- Settlement – During the discovery and pre-trial motion period, attorneys on both sides try to work out a settlement agreement that is acceptable to both parties. Many courts require attorneys to meet for mediation before the case is schedule for trial in an effort to avoid a courtroom battle.
- Trial – In a civil trial, a judge and/or jury (depending on the state and location of the trial) will decide if the plaintiff is at fault for the death. Witnesses are questioned, documents are presented and items are entered as evidence. If the verdict is a win for the plaintiff, the judge and/or jury will determine the final financial award and other details of the judgment.
- Appeal – The plaintiff and defendant are entitled to appeal the case, or have another court review the case and outcome. In an appeals court, judges and other legal representatives will determine if there was any significant legal error that nullifies the previous verdict.
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Settlements vs. Verdicts
In a wrongful death legal claim, lawsuits can be settled in one of two ways – either both sides agree on an amicable settlement for the injured party or a judge and/or jury makes the decision. In the case of asbestos exposure, many companies settle cases before trial due to overwhelming evidence of negligence and general misconduct.
- Settlement – A settlement is an out-of-court resolution to a case between disputing parties. Often in cases of asbestos-related negligence, companies settle a case before discovery beings and the court goes before a judge. A settlement is guaranteed financial compensation for your case. Settlements are also typically a private communication between both parties.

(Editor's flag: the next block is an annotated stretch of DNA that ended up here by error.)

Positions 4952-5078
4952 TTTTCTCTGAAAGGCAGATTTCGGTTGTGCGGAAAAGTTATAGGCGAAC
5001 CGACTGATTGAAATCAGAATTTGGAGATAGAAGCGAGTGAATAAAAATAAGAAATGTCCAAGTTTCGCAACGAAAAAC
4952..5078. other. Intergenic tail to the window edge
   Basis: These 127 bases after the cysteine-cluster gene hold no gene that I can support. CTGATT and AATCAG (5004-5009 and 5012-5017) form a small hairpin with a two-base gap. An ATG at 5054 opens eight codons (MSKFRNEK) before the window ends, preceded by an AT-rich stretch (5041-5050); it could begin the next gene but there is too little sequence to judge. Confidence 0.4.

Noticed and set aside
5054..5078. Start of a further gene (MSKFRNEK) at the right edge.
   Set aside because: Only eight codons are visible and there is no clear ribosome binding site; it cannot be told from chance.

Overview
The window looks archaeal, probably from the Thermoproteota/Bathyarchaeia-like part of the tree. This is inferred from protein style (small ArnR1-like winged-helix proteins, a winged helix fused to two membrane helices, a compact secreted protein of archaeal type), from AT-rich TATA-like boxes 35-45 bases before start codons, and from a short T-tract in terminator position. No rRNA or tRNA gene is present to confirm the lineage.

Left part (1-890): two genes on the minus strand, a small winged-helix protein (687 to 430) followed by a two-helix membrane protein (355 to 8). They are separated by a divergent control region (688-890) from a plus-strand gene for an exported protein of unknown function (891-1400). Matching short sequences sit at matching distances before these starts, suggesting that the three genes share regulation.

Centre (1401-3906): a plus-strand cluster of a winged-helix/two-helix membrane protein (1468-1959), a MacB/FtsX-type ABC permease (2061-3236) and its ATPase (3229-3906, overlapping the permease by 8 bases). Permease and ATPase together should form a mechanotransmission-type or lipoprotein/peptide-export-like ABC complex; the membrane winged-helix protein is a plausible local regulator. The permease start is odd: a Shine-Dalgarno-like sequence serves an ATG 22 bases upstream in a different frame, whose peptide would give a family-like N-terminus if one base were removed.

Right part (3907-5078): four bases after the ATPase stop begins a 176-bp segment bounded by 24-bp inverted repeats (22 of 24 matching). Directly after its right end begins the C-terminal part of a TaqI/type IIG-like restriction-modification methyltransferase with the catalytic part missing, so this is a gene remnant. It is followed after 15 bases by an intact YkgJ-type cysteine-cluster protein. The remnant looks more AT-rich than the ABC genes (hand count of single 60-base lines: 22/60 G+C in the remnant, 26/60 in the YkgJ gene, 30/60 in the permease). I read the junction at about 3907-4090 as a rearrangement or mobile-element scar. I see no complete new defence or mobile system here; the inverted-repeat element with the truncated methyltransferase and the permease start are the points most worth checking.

- Verdict – A verdict is a final decision by a judge and/or jury based on evidence presented during the trial. A winning verdict proves a preponderance of evidence, or more than 50 percent of the evidence, in favor of the plaintiff’s claims. The trial process can take years to complete after an initial claim due to possible appeals and other legal proceedings. In most instances, the court cases become part of the public record.
Average Settlement Amounts
Mesothelioma settlement amounts vary widely based on a number of factors that include amount of personal hardship and level of liability. Settlement amounts are generally private information, but Mealey’s Litigation Report found that average settlement amount is about $1.4 million. Examples of recent settlement awards include:
- A New York boilermaker received a $3.7 million settlement after being diagnosed with asbestos-related lung cancer.
- A New Jersey construction worker’s family was awarded a $2.1 million settlement after he died as a result of mesothelioma.
- A Missouri woman received $10 million after she was exposed to asbestos in a county courthouse.
- Bates, C. and Mullin, C. Mealey’s Litigation Report: Asbestos: Show Me The Money. Retrieved from http://www.bateswhite.com/media/pnc/5/media.285.pdf
- FindLaw. “What Does it Mean to Settle a Case?” Retrieved from http://litigation.findlaw.com/legal-system/what-does-it-mean-to-settle-a-case.html